May morph into this...
Here is a piece from a software review I did for the March/April issue of APICS Magazine...
There is a Second Life factory called the Double Happiness Jeans factory. The factory specializes in customized jeans. The production process at the manufacturing plant enables a customer to customize an order to their exact specifications. The company offers several stylish cuts to fulfill different fashion needs – flare, skinny leg, boot cut and relaxed. Customized details include a choice of rinse, pocket style, rivet design, hemline and fly.
While the Double Happiness Jeans factory is similar in many ways to typical textile factory, it is anything but typical. The Double Happiness Jeans factory isn’t a physical factory at all. In fact, the entire plant exists only in Second Life and has no physical assets or inventory. The only place the factory exists is in a virtual, three-dimensional world known as Second Life.
The virtual factory creates real-world products using Second Life to design and customize the jeans.
When a customer orders Happiness Jeans, they are “manufactured” virtually. The jeans travel through ten or so work stations until they meet the customer’s design request. At the end of the 20 minute production process, the jeans enter the real world through a printing process. The data gathered in the Second Life software production process is printed onto a large-format printer loaded with a canvas material that breathes and stretches when it is worn (similar to denim.). The customer picks up the “print out” of the jeans, cuts out the four separate parts and stitches them together. He or she can then wear them around town.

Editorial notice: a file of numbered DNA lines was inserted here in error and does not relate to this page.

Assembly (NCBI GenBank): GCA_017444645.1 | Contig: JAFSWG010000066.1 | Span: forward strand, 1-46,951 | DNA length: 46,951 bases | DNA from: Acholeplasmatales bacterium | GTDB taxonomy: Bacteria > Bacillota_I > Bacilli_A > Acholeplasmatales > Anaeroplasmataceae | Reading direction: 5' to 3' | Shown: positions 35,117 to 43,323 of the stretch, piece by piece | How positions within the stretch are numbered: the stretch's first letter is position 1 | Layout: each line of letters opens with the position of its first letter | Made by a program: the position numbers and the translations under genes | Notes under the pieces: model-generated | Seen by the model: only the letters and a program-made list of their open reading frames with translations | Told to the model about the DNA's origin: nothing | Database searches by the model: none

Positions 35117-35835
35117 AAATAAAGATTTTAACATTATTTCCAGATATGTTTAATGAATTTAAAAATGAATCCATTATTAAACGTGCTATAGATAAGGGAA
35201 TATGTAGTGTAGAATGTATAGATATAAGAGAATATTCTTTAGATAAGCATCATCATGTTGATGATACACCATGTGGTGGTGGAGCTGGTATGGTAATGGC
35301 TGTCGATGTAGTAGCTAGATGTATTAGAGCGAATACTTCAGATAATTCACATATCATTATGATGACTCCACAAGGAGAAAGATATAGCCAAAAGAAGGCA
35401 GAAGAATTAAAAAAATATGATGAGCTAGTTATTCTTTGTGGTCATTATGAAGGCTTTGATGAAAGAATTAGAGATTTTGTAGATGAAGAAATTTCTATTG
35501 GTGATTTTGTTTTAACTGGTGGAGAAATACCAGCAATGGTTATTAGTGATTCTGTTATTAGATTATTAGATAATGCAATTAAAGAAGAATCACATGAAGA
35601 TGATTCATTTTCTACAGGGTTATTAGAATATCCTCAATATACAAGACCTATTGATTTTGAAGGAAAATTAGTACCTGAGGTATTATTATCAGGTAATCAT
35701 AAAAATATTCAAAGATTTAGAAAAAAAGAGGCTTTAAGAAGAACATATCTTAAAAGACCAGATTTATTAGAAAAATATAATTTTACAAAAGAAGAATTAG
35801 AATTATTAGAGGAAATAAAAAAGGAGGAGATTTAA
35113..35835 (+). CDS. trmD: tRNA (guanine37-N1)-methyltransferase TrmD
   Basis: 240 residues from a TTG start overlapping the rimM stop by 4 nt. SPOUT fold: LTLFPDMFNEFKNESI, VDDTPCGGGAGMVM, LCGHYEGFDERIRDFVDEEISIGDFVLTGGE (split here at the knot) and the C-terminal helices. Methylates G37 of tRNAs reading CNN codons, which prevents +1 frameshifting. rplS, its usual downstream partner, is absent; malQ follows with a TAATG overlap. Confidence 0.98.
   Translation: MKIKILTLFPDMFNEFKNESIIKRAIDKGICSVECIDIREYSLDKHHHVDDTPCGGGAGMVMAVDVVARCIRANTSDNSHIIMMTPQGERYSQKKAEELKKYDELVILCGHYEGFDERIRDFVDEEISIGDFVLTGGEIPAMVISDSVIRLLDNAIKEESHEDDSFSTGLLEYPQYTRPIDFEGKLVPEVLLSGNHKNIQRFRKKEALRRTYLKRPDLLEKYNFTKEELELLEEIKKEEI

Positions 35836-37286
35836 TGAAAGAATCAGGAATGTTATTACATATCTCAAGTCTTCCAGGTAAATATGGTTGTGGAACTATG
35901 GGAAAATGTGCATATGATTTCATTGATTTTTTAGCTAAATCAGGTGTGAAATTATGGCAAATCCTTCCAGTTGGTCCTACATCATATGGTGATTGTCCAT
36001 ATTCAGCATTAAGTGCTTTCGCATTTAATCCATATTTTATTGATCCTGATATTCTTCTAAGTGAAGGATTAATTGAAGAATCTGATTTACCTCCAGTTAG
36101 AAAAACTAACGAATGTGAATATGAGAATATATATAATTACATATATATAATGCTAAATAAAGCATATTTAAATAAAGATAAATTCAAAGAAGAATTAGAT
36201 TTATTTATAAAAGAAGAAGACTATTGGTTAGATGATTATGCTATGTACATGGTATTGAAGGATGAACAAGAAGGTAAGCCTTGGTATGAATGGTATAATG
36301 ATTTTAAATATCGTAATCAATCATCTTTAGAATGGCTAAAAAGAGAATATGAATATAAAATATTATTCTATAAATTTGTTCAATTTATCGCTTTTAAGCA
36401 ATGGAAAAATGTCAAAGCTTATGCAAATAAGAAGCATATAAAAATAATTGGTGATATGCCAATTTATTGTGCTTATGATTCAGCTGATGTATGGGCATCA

In the Double Happiness application, the data collected in Second Life at each work station is fed into to a computer running the graphics application, Adobe Photoshop, via an Application Program Interface (API) developed specifically for this application. The data is then sent to a printer for the creation of the final product. While the data could be entered directly into PhotoShop, Jeff Crouse, one of the co-founders of Double Happiness Jeans, stated that “this project is about a performance of a manufacturing process, and allowing people to see labor that goes into the goods that they consume - even if it is not real labor.”
To Learn More:
Check out the Double Happiness Manufacturing web site.
Or this article about it in the New York Times.
Also, here is a great blog posting from the Business Communicators of Second Life Blog: Virtual/RealWorld Custom Manufacturing Project: Double Happiness Jeans
Is your organization considering production in a 3D World...why not?
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